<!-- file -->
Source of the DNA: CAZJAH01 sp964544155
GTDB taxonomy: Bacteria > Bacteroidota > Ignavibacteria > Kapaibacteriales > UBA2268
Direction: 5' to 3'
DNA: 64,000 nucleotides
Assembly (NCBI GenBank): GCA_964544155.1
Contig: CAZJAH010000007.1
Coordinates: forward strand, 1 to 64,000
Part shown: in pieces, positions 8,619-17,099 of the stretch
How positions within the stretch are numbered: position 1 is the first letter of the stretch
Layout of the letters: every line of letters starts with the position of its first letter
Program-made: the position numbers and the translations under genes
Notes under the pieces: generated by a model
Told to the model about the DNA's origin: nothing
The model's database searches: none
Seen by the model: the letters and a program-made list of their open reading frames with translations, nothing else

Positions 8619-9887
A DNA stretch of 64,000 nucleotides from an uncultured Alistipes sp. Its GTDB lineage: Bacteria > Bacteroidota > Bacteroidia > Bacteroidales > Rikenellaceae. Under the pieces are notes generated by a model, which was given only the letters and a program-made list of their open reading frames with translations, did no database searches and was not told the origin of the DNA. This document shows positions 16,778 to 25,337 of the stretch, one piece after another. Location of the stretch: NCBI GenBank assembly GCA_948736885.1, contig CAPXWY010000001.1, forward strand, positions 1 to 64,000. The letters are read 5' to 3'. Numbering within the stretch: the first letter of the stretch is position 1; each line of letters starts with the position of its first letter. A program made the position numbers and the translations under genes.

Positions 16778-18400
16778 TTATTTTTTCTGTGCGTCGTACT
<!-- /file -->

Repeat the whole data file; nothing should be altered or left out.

Source of the DNA: CAZJAH01 sp964544155
GTDB taxonomy: Bacteria > Bacteroidota > Ignavibacteria > Kapaibacteriales > UBA2268
Direction: 5' to 3'
DNA: 64,000 nucleotides
Assembly (NCBI GenBank): GCA_964544155.1
Contig: CAZJAH010000007.1
Coordinates: forward strand, 1 to 64,000
Part shown: in pieces, positions 8,619-17,099 of the stretch
How positions within the stretch are numbered: position 1 is the first letter of the stretch
Layout of the letters: every line of letters starts with the position of its first letter
Program-made: the position numbers and the translations under genes
Notes under the pieces: generated by a model
Told to the model about the DNA's origin: nothing
The model's database searches: none
Seen by the model: the letters and a program-made list of their open reading frames with translations, nothing else

Positions 8619-9887
A DNA stretch of 64,000 nucleotides from an uncultured Alistipes sp. Its GTDB lineage: Bacteria > Bacteroidota > Bacteroidia > Bacteroidales > Rikenellaceae. Under the pieces are notes generated by a model, which was given only the letters and a program-made list of their open reading frames with translations, did no database searches and was not told the origin of the DNA. This document shows positions 16,778 to 25,337 of the stretch, one piece after another. Location of the stretch: NCBI GenBank assembly GCA_948736885.1, contig CAPXWY010000001.1, forward strand, positions 1 to 64,000. The letters are read 5' to 3'. Numbering within the stretch: the first letter of the stretch is position 1; each line of letters starts with the position of its first letter. A program made the position numbers and the translations under genes.

Positions 16778-18400
16778 TTATTTTTTCTGTGCGTCGTACT